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Cholesterol

Explore the myths surrounding this popular health topic and learn how to restore and maintain healthy cholesterol.

High-Sugar Diet Linked to Cholesterol

One tends to believe that notorious cholesterol-containing egg and high-fat products are the top contributes to high cholesterol levels. However, a diet high in sugar deserves considerable mention not only related to weight gain and risk of diabetes, but its link to high cholesterol and heart disease. But just how is sugar and cholesterol linked and what can be done to reduce its intake?

High-Sugar Diet Linked to Cholesterol


One tends to believe that notorious cholesterol-containing egg and high-fat products are the top contributes to high cholesterol levels. However, a diet high in sugar deserves considerable mention not only related to weight gain and risk of diabetes, but its link to high cholesterol and heart disease. The American Heart Association (AHA) estimates Americans consume an average of 20 teaspoons each day, or an approximate 80 grams. This is quite startling considering their recommendation of no more than 38 and 25 grams of sugar per day for men and women, respectively. But just how is sugar and cholesterol linked and what can be done to reduce its intake?

Is Sugar Bad for Your Cholesterol?

According to available research, yes. Continuous and ongoing evidence is going beyond the fear of dietary cholesterol and fat and expanding to concerns related to sugar's effect on heart health. In fact, researchers noted sugar consumption can disturb several markers for cardiovascular disease, including both HDL cholesterol and triglyceride levels.

HDL Cholesterol

Also known as high-density lipoprotein, HDL cholesterol is considered to be the "good" type of cholesterol. HDL works to take up the LDL or "bad" cholesterol from the bloodstream, transport it to the liver, and ultimately excrete it from the body. Recommendations encourage HDL levels be at least 40 milligrams per deciliter (mg/dL), though the higher, the better. Beyond reducing sugar intake, regular exercise and weight loss and management have shown to improve HDL levels.

Triglycerides

Sugar consumption has also shown to increase triglycerides, a type of fat mostly stimulated following meals and shown to circulate in the blood when the body needs energy between meals. Weight management, a nutritious diet, and the vitamins and supplements niacin and omega-3 fatty acids can help lower triglyceride levels to the recommendations of 150 mg/dL or lower.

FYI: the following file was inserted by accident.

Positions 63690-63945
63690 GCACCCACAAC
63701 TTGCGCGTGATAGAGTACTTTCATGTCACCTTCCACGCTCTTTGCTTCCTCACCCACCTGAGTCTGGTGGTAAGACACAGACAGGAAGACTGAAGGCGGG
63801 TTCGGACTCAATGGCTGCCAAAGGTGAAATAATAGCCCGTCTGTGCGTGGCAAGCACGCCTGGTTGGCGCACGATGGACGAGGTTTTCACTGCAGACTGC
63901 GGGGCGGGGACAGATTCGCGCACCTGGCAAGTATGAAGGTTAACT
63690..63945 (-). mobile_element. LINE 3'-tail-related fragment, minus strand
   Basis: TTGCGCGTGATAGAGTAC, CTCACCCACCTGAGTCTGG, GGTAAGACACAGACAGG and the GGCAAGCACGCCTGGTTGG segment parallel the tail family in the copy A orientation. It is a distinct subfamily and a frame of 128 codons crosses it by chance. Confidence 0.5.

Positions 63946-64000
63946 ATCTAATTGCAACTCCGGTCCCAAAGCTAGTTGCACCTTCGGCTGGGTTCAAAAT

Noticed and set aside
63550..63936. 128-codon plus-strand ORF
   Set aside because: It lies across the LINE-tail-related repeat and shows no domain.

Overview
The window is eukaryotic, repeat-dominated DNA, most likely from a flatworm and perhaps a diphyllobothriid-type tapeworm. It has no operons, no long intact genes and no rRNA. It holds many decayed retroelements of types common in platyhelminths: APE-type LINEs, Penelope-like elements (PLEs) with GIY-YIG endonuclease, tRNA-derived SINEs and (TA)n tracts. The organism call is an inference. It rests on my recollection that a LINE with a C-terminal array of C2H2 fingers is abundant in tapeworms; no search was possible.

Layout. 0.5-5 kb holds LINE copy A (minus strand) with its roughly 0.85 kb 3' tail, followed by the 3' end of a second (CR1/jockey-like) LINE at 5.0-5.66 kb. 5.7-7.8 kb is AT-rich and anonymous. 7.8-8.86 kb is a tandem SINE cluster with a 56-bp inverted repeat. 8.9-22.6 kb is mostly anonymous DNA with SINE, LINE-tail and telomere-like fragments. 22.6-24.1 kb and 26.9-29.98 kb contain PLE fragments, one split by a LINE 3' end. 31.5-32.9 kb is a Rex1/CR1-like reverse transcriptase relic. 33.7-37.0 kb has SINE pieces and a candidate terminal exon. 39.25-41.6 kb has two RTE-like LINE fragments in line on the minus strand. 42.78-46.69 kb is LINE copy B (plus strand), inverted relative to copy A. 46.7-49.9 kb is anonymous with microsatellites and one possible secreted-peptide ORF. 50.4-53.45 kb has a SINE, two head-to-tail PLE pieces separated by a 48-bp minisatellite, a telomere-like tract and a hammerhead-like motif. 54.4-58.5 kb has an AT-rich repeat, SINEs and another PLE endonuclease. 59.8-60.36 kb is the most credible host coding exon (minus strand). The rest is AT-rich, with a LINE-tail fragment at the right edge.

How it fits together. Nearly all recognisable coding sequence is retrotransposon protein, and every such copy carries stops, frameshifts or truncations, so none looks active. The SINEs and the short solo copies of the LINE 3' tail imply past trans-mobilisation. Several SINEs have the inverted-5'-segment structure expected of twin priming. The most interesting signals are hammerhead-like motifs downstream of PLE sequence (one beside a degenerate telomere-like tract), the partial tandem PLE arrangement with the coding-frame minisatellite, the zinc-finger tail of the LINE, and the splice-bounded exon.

And aside from its direct disturbances on cholesterol and heightened risk of heart disease, reducing sugar intake is valuable to overall health and well-being, including lessening the risk of obesity and the physical and psychological manifestations that tend to follow. If unsure or even struggling on how to reduce sugar, these tips may smooth the transition.

How to Reduce Sugar Intake

Say "No" to Packaged Pastries

Cutting out packaged pastries may be one of the most simultaneously easiest, yet hardest way to reduce sugar. While avoiding their intake can save on hundreds upon hundreds of calories, actually saying "no" may be difficult for some, particularly related to the sweet, tempting convenience they display. When desiring such products, allow such indulgences very sporadically or prepare in the kitchen for tighter ingredient control, including these 10 delicious and healthy baking swaps.

Recognize Hidden Sources

Although pastries are an obvious source of sugar, some products are able to hide its addition quite smoothly. In fact, added sugars may even be canned fruits and vegetables, salad dressings, deli meats, and granola bars.

Beware of "Healthful" Foods

Some packaged foods, especially if advertised as a "low-fat," "fat-free," or "gluten-free," may appear as a healthy on the outside, but may be loaded with sugar. Such products contain a tremendous amount of sugar to compensate for the elimination of other ingredients.

Look at the Nutrition Facts Label

Always take advantage of the Nutrition Facts label, as it is a valuable tool to identify sugar content. For instance, while two bags of sweetened and unsweetened strawberries look similar from the surface, glancing out at the Nutrition Facts label reads a different story. In fact, a cup of sweetened strawberries contains 47 grams of sugar, while its unsweetened variant contains only 10 grams.

Sift Through the Ingredients Label

When in doubt, sift it out! Along with the importance of a Nutrition Facts label, the Ingredient label holds significant value. Always try choosing products with minimal ingredients, including the addition of sugar. Sugar may also be listed as high-fructose corn syrup, corn syrup, agave nectar, cane sugar, and other forms on the ingredient list.

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